Today's papers

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The Independent Online
MOORS murderer Myra Hindley has concluded that Lord Longford's campaign for her freedom has hindered her cause, the Sunday Times reports. After more than two decades of regular visits, she has told the former leader of the House of Lords that she no longer wishes to see him.

Government officials are trying to discredit the BMA campaign to cut junior doctors' hours, a Department of Health memo leaked to the Observer reveals. The memo, a briefing for the Prime Minister, claims doctors' evidence of crippling working hours is 'inaccurate, exaggerated or out-of-date'.

The News of the World claims a convicted killer may be freed on appeal after suggestions that jurors used a ouija board before finding him guilty of a double murder. Stephen Young is appealing against his conviction for the murders of Harry and Nicola Fuller. A juror has sworn a statement that three colleagues held a late night seance to contact the victims and ask who killed them.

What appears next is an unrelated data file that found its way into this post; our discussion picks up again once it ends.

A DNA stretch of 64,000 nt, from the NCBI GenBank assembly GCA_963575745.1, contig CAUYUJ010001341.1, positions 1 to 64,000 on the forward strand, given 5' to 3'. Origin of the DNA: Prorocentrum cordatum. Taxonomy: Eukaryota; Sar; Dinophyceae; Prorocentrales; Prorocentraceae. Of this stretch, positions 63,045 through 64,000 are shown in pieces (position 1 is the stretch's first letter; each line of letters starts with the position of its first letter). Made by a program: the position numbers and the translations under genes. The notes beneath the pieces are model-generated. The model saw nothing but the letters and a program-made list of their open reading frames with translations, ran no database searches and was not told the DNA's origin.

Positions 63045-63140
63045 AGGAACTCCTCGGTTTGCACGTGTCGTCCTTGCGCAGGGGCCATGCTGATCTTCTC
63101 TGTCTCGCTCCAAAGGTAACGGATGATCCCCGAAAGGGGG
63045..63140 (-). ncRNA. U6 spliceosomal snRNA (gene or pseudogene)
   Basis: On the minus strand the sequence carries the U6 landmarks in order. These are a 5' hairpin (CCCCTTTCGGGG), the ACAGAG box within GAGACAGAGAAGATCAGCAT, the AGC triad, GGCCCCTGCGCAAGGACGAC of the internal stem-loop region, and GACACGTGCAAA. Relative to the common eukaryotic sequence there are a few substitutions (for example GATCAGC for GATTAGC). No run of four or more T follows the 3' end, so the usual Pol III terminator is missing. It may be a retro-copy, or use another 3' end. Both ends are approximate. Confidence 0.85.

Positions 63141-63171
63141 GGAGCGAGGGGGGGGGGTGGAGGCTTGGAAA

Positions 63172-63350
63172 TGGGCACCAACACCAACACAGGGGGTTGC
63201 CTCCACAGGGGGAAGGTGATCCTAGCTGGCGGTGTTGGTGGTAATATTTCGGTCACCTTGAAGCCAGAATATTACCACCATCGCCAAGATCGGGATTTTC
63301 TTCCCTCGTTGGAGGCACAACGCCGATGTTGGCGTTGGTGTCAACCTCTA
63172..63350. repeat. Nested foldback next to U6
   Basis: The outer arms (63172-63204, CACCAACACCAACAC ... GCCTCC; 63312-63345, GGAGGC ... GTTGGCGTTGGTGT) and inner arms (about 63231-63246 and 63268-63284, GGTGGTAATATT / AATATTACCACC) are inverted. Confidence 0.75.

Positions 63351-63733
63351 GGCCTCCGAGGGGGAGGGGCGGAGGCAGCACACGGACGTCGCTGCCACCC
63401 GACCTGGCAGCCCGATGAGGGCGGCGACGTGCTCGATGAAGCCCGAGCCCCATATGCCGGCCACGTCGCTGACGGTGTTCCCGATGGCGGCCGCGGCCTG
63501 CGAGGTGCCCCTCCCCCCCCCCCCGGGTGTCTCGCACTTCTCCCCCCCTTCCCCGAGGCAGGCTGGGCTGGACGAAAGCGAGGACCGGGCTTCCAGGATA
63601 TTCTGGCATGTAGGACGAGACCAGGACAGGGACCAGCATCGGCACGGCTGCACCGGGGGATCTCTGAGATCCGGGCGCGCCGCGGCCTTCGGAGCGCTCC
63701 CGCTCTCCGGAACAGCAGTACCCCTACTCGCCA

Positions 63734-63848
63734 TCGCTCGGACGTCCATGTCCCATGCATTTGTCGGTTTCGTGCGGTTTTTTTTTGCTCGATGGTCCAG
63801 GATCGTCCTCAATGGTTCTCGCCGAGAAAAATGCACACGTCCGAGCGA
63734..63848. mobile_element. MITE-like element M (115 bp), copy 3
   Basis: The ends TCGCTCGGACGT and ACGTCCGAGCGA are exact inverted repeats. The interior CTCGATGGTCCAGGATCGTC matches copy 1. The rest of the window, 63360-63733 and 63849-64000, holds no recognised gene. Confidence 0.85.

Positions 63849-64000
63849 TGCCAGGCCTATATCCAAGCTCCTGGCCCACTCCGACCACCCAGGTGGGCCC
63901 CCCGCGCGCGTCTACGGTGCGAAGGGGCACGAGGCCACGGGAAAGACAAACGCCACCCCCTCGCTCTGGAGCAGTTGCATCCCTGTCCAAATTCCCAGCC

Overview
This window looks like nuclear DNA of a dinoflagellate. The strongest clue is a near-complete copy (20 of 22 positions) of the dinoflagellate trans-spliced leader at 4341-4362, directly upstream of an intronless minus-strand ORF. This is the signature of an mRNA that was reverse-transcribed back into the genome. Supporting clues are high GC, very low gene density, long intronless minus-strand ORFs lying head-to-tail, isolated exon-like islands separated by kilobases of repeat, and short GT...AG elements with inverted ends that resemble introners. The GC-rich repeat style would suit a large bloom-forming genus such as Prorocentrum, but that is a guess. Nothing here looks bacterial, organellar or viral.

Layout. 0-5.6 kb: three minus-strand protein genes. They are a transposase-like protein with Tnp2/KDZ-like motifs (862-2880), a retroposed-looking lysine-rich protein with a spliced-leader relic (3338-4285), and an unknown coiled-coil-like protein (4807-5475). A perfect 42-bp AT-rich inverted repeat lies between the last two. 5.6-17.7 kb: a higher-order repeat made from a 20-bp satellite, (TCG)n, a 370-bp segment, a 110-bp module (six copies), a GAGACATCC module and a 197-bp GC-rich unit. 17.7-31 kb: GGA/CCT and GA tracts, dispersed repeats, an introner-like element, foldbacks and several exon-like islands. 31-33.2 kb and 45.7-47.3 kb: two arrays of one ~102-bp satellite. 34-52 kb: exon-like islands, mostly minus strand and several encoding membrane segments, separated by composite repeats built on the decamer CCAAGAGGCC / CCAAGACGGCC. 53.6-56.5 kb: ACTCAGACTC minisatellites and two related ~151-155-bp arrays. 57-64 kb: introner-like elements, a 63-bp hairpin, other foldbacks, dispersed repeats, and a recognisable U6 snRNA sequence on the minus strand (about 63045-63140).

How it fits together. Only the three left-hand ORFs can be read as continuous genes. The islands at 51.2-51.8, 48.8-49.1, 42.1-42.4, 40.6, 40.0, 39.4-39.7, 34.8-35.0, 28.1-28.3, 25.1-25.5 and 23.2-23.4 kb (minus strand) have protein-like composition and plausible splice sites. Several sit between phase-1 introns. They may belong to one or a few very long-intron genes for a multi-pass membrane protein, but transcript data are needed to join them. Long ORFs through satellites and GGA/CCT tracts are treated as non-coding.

Prince Charles has talked about his ideas for the monarchy in an interview with Roy Hattersley in the Mail on Sunday. The paper reports he is profoundly depressed by the thought that his destiny can only be fulfilled by the death of his mother.

The Sunday Telegraph reports that research is being launched by psychiatrists, GPS and physicians into how much alcohol we can safely drink. The move follows work by epidemiologist Sir Richard Doll, who found that the healthiest men are non-smokers drinking between 20 and 29 units a week, compared with the previous safe recommended level of 21 units.

Labour councils employ up to twice as many staff to deliver the same services as their Tory neighbours, the Sunday Express claims. John Major will seek to exploit these 'findings' in his campaign for the forthcoming council elections.